Traditional hotteok is usually flattened with a special tool with a circle-shaped stainless steel spatula with a wooden handle. But you can actually press hotteok with any flat heatproof tool you can find. In this case, I used a large spatula that works as well as a hotteok presser.

press hotteok

4. Put the sealed part down first during frying

Always put the sealed part of the dough at the bottom during frying. This makes sure to fully glue the sealed part and prevent the filling from leaking out. Cook the bottom for 25-30 seconds. Then, flip the dough, press it immediately until flat, continue cooking until hotteok is golden brown.

5. Hotteok is best eaten hot

I think this recipe is best eaten when still fresh right from the pan when the brown sugar filling is still melted and syrupy. The moment you take a bite into this pancake, the hot brown sugar syrup will ooze into your mouth. Yummy! Take extra caution to let it cool down a bit as the sugar filling can be really hot and scald your mouth.

hotteok sweet korean pancake
hotteok sweet korean pancake
hotteok sweet korean pancake

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hotteok sweet korean pancake
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Hotteok (Sweet Korean Pancakes)

Hotteok (Sweet Korean Pancakes) is a popular Korean winter street food. It is soft and chewy outside with sweet gooey brown sugar and nut filling. Eat it when still hot and fresh right out of the pan so that the filling is still melted.
Author: Jaja Bakes
Course: Dessert, Snack
Cuisine: Korean
Servings: 8
Tap or hover to scale!
Prep Time1 hour 40 minutes
Cook Time15 minutes
Total Time1 hour 55 minutes



  • 1 cup (240 ml) warm water
  • 2 tbsp granulated sugar
  • 1 tsp salt
  • 1 tbsp vegetable oil
  • 2 tsp instant yeast
  • 2 cups (250 gr) all-purpose flour, plus more for shaping the dough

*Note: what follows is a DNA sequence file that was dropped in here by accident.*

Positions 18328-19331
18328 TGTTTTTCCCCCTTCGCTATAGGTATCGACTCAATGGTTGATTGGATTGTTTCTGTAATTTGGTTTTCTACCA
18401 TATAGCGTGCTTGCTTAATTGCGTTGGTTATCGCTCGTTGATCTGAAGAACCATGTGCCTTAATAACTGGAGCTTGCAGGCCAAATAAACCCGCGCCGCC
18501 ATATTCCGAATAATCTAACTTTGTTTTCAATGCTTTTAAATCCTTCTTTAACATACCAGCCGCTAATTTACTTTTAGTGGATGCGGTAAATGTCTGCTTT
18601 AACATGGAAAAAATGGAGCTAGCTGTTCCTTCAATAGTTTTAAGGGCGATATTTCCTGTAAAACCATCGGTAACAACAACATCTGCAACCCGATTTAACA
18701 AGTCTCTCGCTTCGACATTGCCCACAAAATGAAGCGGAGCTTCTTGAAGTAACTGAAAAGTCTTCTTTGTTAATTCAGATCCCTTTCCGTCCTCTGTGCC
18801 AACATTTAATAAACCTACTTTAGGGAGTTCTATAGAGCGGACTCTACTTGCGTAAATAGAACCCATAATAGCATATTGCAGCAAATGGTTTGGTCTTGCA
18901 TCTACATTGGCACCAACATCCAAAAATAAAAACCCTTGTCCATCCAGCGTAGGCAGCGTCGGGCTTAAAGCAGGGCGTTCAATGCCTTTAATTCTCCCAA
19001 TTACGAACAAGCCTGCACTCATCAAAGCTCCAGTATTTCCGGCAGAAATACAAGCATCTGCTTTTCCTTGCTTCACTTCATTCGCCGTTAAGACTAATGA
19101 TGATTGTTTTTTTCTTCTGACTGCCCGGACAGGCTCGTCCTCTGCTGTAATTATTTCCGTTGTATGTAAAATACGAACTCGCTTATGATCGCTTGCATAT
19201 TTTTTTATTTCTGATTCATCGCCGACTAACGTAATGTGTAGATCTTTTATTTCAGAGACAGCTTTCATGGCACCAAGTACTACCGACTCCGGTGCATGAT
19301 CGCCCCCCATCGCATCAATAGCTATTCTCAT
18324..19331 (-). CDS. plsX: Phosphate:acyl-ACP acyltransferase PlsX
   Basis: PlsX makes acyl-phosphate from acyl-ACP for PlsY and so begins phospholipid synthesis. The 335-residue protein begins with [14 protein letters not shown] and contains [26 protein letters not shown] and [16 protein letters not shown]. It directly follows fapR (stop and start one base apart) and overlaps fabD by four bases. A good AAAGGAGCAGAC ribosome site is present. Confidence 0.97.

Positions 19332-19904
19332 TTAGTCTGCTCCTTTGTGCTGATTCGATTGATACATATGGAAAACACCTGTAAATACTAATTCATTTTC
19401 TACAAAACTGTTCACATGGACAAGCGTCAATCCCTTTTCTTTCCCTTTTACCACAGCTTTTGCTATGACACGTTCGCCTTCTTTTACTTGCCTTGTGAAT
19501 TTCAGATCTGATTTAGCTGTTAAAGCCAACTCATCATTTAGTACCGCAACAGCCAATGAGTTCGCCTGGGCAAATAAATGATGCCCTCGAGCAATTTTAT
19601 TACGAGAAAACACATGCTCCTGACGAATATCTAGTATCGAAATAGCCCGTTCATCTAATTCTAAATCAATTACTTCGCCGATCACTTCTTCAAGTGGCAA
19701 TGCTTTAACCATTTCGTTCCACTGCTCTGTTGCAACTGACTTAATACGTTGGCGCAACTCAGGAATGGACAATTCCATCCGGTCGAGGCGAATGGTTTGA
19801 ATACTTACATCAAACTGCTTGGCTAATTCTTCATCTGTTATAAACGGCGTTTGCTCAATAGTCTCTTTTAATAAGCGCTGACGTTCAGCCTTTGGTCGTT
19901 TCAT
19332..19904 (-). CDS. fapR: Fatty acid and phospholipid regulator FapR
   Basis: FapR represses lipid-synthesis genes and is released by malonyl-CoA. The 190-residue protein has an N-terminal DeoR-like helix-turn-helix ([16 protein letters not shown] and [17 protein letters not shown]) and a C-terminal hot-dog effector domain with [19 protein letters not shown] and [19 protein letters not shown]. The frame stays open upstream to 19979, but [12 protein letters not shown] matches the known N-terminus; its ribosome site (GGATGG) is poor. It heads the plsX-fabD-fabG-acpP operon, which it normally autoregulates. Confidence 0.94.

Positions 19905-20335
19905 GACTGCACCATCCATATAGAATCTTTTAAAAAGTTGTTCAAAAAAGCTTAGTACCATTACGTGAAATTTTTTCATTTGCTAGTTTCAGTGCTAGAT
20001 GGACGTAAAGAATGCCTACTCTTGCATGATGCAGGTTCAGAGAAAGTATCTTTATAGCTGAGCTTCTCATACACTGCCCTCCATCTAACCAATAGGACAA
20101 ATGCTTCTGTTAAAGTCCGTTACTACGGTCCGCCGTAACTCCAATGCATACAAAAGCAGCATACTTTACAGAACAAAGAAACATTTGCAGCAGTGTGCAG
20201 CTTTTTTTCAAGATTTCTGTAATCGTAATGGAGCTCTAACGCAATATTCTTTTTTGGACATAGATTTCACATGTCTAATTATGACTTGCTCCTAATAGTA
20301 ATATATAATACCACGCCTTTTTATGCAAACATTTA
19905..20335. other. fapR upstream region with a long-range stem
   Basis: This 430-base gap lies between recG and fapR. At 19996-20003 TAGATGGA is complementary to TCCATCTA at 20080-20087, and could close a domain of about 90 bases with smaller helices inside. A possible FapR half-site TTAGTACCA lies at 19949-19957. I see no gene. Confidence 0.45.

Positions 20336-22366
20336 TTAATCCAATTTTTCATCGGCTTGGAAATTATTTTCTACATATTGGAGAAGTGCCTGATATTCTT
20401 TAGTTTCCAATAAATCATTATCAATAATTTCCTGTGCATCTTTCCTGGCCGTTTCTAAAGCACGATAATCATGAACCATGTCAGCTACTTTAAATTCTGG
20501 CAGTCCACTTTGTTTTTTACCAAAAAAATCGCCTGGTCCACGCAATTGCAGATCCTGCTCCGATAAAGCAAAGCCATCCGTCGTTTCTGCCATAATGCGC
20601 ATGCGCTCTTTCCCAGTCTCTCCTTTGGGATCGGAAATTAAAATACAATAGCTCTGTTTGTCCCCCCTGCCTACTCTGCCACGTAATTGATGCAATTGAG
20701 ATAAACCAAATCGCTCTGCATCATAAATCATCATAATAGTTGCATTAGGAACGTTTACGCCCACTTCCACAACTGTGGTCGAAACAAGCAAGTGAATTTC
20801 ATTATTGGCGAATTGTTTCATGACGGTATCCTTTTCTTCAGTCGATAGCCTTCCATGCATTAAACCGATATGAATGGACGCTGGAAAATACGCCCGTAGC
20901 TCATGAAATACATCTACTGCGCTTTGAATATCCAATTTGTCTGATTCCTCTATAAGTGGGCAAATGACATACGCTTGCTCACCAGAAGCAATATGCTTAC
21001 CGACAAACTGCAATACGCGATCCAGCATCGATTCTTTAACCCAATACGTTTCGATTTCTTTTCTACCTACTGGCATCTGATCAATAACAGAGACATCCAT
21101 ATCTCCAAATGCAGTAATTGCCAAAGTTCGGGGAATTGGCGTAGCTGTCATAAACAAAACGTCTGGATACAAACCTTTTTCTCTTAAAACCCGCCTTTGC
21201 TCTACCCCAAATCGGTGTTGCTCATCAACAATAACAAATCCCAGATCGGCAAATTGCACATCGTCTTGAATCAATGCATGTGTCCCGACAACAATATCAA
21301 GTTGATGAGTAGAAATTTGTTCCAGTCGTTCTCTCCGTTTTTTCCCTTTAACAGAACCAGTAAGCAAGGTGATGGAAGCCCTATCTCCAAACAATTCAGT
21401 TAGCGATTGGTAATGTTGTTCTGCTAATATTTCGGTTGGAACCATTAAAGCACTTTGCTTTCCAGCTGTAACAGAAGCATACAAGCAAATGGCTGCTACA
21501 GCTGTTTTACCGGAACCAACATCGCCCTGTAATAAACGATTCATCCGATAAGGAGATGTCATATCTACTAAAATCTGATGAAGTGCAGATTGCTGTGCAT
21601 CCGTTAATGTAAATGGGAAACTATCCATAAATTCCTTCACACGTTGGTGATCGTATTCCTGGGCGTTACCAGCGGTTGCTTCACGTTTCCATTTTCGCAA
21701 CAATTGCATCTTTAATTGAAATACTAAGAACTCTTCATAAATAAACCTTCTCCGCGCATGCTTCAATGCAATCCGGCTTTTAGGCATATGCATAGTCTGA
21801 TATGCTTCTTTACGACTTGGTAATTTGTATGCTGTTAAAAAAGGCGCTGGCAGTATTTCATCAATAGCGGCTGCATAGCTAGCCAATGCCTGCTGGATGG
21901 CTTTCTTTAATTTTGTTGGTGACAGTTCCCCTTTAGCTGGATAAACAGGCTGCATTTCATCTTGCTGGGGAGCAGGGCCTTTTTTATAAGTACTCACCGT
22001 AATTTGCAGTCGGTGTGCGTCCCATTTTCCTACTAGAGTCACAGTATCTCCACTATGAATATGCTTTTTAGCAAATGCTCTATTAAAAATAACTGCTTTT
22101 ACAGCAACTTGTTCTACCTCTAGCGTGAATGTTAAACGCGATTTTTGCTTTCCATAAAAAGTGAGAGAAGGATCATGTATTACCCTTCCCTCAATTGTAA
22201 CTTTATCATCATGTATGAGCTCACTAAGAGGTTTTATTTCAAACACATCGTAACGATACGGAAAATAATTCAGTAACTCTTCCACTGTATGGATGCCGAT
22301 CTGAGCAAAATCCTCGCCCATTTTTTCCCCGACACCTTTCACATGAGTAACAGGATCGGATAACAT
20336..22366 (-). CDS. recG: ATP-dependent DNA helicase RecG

• Oil, for frying


  • 1/2 cup (100 gr) brown sugar
  • 4 tbsp finely chopped nuts
  • 1 tsp cinnamon powder


Pancake Dough

  • In a large bowl, combine together water, sugar, salt, oil, and instant yeast. Add the sifted flour into the mixture and mix with a wooden spatula until well combined.
  • Cover the bowl and rest the dough for 1 hour at warm temperature or until doubled.
  • Mix the dough with a wooden spatula until the gas is released. Cover the bowl and rest the dough again for 20 minutes at warm temperature.


  • While waiting for the dough to rise, combine together the brown sugar, chopped nuts, and cinnamon powder in a medium bowl until well combined. Set aside.


  • Spread flour onto a working surface. Put the dough on the working surface, sprinkle with more flour, and knead to release the gas. Cut the dough into 8.
  • Flatten and spread the dough. Add 1 1/2 tablespoons of brown sugar filling onto it. Gather the edges and seal the dough. Repeat with the remaining dough.
  • Preheat a non-stick frying pan on medium heat and add a thin layer of vegetable oil.
  • Once the oil is heated, place one dough onto the frying pan, the sealed part down. Cook for 25-30 seconds or until the bottom is light golden brown. Flip and press the dough with a spatula or hotteok hand presser until flat and thin. Cook until the bottom is golden brown for about 1 minute. Flip the dough again and cook for about 1 more minute to let the brown sugar filling fully melted.
  • Transfer the cooked hotteok to the paper-lined plate to remove the excess oil. Serve hot.



Serving: 1hotteok | Calories: 296kcal | Carbohydrates: 43g | Protein: 6g | Fat: 12g | Saturated Fat: 2g | Polyunsaturated Fat: 6g | Monounsaturated Fat: 4g | Trans Fat: 0.1g | Sodium: 303mg | Potassium: 120mg | Fiber: 2g | Sugar: 17g | Vitamin A: 1IU | Vitamin C: 0.02mg | Calcium: 35mg | Iron: 2mg